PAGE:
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Personal Blogs Capture History in the Making

A blog could define the type of person you are

John Huthmacher Staff Reporter
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4 min read
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Personal accounts like these are probably the most insightful in helping us gain understanding about an event in later years ... gaining understanding from people who don’t know the end of the story yet.
- Dr. Catherine Biba, college history professor


Keeping a personal online blog can offer insight and a deeper self-understanding to those who choose to share their personal daily journeys with an audience.

But does this form of communication work for everyone? Many people find the idea of keeping a daily journal daunting, given the constraints of daily life and the time one must set aside to capture and document the happenings they deem essential to share with those who follow them.

However, even with all these helpful tools, a successful and well-read blog doesn’t just write itself. It still requires a certain daily discipline to capture those special highlights that define and capture their essence as only they can.

According to WordPress, a leading open source content management system provider, people view more than 20 billion pages of blog content monthly. And with 77 million blog comments left online each month on social media sites, writers have ample incentive to get their message out each day.

Blogging Can Define Who You Are

Thanks to apps created specifically for this challenging endeavor, more and more people are taking the time to celebrate the moments that define them.

Using apps like Day One Journal, 1 Second Everyday, and Simpleprints, bloggers are able to log and record snippets of their daily journeys with a simple click and drag motion, enabling them to capture life as they live it through photos, audio messages, and simple text messages.

In fact, handy links to time and calendar date stamps make it possible to log real-time events and happenings in mere seconds, enabling the blogger to share his or her events on social media even as they unfold.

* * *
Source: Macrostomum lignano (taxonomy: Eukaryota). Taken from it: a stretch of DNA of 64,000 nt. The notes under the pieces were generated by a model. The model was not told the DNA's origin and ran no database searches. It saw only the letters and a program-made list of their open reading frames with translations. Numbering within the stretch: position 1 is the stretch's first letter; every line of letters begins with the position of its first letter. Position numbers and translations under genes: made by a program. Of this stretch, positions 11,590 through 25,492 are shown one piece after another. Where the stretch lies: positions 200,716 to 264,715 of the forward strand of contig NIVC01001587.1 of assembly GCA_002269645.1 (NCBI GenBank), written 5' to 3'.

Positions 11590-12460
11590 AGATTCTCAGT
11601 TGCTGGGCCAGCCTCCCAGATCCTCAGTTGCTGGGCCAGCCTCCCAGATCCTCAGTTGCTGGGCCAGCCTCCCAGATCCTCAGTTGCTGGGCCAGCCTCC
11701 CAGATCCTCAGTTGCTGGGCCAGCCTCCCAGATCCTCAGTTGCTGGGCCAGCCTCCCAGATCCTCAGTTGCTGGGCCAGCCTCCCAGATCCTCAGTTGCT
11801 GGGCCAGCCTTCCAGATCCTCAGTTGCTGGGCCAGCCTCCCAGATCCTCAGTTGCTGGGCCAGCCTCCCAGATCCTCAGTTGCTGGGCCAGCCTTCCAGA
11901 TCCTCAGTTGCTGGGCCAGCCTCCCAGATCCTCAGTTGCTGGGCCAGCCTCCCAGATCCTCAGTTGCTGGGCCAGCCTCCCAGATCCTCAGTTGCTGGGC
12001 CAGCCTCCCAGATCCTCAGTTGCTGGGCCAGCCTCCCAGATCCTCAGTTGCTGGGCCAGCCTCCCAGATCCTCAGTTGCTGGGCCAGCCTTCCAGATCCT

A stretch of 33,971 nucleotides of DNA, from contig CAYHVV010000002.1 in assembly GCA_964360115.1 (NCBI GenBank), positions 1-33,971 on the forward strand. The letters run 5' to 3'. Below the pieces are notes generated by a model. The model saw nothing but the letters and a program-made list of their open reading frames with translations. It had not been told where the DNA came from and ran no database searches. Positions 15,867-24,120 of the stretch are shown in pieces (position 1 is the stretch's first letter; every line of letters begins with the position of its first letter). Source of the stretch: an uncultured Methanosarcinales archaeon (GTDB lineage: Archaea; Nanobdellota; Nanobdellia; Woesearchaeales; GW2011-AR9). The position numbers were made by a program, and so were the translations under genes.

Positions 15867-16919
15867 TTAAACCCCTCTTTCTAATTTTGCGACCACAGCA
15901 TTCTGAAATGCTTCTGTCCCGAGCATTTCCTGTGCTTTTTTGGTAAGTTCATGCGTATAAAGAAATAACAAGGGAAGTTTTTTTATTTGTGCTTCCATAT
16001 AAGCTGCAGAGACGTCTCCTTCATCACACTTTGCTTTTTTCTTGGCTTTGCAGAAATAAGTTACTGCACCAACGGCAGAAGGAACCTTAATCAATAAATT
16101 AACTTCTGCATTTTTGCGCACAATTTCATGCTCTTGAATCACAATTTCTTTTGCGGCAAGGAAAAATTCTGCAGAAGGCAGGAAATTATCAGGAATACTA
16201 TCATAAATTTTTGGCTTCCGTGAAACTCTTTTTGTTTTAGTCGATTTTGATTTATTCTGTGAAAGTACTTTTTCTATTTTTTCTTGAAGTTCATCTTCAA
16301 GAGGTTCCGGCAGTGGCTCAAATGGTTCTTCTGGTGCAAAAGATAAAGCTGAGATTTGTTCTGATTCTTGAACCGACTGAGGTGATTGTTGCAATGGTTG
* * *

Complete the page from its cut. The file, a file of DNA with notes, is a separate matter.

WordPress estimates bloggers spend an average of 3.5 hours per day logging entries on their respective pages to keep readers engaged.

A New Way to Record History

Dr. Catherine Biba is a history professor at a private Midwestern college who sees blogging as the modern way of recording history. A regular contributor on her Instagram account, she thinks personal journals may one day serve as historical documents in much the same way some famous diaries and journals have in generations past, provided they remain accessible through the years.

“Personal accounts like these are probably the most insightful in helping us gain understanding about an event in later years,” she said. “I like reading Civil War diaries and these kind of encounters, gaining understanding from people who don’t know the end of the story yet.

“These personal insights are really important, but the downside is that so much of our culture is digital that I don’t know how lasting they will be.

We sort of assume the Internet is forever but is it reasonable to think it will continue to evolve and that host blogs will continue to go out of business?

“If we’re able to access the information, it will be an invaluable insight into what has happened in this time period.”

‘Bigfoot Lady’ Has a Message for Bloggers

Harriett McFeely doesn’t worry too much about leaving anything historical behind when she sits down each morning to compose her Facebook blog. The former motivational speaker known to her followers as “The Bigfoot Lady,” runs a Bigfoot museum in her Midwest hometown and includes excerpts on her personal encounters with her audience as part of her daily content. To her, having a personal blog gives her the opportunity to self-reflect on her life while spreading a little positivity online.

“You need to have a positive attitude,” the 74-year-old said. “I come from a background of nothing. I got depressed a lot and was not happy. When I started to set goals for myself, things changed.

“Before I start my blog, I try to read and meditate on something positive every morning. Then all of a sudden, I’m sitting there and a story or vision comes into my head and I can’t write down fast enough. It’s a God thing.”

Blogging can be Life-Changing

McFeely said blogging has given her life newfound purpose, something it lacked years back when her self-esteem was virtually non-existent. Her mission now is to share what she has learned through her many years of teaching seminars on positivity, hoping to educate others on how to replace the negative influences that keep them from realizing the joy that is theirs for the taking.

“Start a blog,” she said. “Surround yourself with positive people. Every day put an idea into your mental savings account that is positive. That way when something happens, you’ll have something to fall back on.

“Blogging has brought me a lot of sunshine and a lot of friends. And smiles. Surround yourself with people who are happy when you succeed. Keep yourself well-grounded.”

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